if I think too much about it, I can start to doubt myself. What if I’m having some kind of hallucination? What if there’s no café there, but it’s really some kind of mirage? What if actually, I’m not looking out the window at all, but am really just in a dream? The more I reflect on these increasingly extravagant scenarios, the less knowledge I really seem to have.
The observer of the human soul passes on the three rings of intuition, sensibility, and self-awareness. It may be that my words wish to relay to others the relentless flow of things, the moving set of situations and circumstances that engulf life and matter, myself including. Every once in a while we all need a change of scenery and forget for a brief moment that something deeply rooted inside us never really goes away regardless of the latitude of the place we live in.
Thousands of miles away from home, we are held by the puppet strings of our emotional responses and homegrown biases. Like little probes swung by turbulence drifting 12 billion miles away from Earth hooked by a timeless connection with other space missions and observatories as if they coud listen to each other faint whispers, we swing back and forth in the web of social relationships between standing up for what we believe and the influence of others, hoping to strike the right balance. Interstellar objects under the gravitational pull from the Sun, Jupiter, and on jump into the interstellar medium, beyond the solar wind, where they will be slowly pulled away by the magnetic field from another neighboring star (1).
I departed from my beloved surroundings— the luxuriant native garden and the straight architectural lines and steel sculptures rising out of Glenstone landscape — to dive into the unknown. After a two-leg-flight and 21 hours later, I crossed the Gulf of Aden to reach Africa. From above I could already discern smoke rising from burning land and wildlife gathering in the water as the plane descended. I traded a murder of crows and a pair of vultures feasting on neighborhood trash for black and white pied crows — evocative of the smaller London magpies. One was perched on a wall along Leopards Hill Road; others were flying above Latitude 15, and a pair hopped on the front lawn of the Cathedral.
On the plane over the clouds at sunset, I was convinced that free will dominates the Universe. But when I reached the Mambwe District in Zambia’s Eastern Province, I felt the resurgence of a long-forgotten bond with my ancestral lineage the way I imagine space probes keep forever in their structural design the memory of those who engineered them, carrying the imprint of their souls and that of humanity. The great force of history, James Baldwin wrote, comes from the fact that each one of us carries it inside us and is unconsciously controlled by it. I still struggle with that idea, but felt on this journey into rural Zambia the weight of history, through intense dreams and emotional turmoil.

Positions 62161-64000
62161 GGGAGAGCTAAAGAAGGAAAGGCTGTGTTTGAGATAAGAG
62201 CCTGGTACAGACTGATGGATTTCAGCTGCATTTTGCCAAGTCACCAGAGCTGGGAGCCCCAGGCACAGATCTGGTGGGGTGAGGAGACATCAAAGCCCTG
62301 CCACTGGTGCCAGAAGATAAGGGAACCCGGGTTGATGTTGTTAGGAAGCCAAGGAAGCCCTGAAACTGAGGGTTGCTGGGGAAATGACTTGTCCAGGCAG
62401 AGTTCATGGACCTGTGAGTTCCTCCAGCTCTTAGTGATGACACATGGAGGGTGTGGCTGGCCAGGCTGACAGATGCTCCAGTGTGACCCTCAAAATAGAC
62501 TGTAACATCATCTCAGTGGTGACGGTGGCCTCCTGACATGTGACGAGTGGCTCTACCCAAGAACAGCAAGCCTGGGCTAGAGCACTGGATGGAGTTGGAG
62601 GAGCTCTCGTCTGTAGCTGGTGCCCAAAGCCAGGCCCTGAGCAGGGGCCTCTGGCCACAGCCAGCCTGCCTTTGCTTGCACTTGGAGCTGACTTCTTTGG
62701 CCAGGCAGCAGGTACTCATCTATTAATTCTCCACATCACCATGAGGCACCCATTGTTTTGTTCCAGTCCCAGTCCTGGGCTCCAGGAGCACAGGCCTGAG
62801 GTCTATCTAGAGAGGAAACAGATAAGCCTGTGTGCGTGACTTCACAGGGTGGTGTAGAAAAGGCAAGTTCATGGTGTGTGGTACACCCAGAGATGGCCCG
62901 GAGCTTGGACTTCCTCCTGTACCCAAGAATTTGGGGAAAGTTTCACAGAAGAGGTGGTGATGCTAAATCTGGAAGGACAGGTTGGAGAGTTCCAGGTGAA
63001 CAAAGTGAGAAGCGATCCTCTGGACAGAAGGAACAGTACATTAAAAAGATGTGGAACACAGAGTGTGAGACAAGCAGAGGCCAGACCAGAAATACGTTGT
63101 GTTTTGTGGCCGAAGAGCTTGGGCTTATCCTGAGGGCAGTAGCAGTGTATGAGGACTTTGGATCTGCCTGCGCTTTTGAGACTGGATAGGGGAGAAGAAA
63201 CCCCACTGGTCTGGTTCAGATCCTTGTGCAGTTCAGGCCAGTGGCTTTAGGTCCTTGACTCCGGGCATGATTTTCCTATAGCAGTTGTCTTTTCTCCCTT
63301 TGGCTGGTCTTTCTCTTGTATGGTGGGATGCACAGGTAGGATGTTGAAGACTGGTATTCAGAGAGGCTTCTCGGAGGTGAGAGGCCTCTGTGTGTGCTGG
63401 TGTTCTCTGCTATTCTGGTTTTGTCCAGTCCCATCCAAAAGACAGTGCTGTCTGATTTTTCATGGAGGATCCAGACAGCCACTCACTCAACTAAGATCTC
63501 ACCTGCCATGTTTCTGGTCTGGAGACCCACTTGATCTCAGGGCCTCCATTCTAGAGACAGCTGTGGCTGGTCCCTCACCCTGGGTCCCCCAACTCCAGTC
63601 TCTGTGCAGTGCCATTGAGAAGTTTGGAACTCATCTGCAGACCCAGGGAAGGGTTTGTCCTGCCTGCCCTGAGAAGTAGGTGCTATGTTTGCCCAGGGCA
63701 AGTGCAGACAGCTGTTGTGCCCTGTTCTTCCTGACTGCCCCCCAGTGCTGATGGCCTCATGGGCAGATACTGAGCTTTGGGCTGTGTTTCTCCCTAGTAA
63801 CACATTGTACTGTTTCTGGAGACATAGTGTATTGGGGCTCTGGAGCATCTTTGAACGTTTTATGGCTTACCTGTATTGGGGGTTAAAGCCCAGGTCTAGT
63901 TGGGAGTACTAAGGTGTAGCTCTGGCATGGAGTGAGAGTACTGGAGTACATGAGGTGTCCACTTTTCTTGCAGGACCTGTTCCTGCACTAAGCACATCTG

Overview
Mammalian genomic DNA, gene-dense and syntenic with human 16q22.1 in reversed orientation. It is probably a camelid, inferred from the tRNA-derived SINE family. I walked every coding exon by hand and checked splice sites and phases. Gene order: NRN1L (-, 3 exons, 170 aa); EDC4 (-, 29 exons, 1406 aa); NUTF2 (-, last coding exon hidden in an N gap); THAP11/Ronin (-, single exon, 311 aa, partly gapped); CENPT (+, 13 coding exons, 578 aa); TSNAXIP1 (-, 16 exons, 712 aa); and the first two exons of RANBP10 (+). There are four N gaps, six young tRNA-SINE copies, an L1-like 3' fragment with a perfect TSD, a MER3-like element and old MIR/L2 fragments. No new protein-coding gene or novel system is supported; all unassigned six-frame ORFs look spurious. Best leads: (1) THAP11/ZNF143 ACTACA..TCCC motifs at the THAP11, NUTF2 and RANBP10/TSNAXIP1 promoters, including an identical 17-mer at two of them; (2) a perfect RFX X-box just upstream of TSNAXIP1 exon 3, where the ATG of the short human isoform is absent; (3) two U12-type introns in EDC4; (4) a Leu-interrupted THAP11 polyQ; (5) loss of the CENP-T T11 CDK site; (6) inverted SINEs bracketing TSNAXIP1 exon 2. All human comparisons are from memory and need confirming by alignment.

What stayed with me, though, is the unsolvable mystery of event symmetry, the mirror reflection of universal events. It is less about whether the throw of the dice could ever abolish chance than its occurrence while the ship sinks during a storm — the odd synchronicity in sceneries and landscapes, individual and collective actions. I jumped in the unknown, my hardwired brain resembling a gravity-assist interstellar probe on the edge of the heliosphere touching the far-flung corners of the galaxy, torn between the urge to resist and falling prey to the raging cosmic rays.
At Glenstone, a quotation by the late William Weiner tells the story of matter so shaken to its core that it leads to a change in inherent form to the extent of bringing about a change in the destiny of the material. Bits of matter form and grow, fragment, and reform the way I see physical bodies and human, if not cosmic, consciousness do. I have stalled where the intervals have disappeared, my living essence dripping into the shadows of Nothingness. Neutrinos, I feel, stand at its gateway. Once produced, they annihilate each other, leaving none behind.
The quantum state of the Universe like a topology of breaking and reconstruction of boundaries in interparticle interactions brings images to my mind of spatiotemporal chasms, crests and troughs of wave-particles the same way I see unfold social interactions when we clash and embrace each other time after time. Gap closing occurs with the popping up of surface states (2), leading to surface quantum criticality. If global and local symmetries emerge in the process, do they apply as well to spatial divisions and disappearing time intervals? Do they rule over phase transitions? The changing topology across the quantum critical state may be the sign that change itself is information encoded in the quantum field.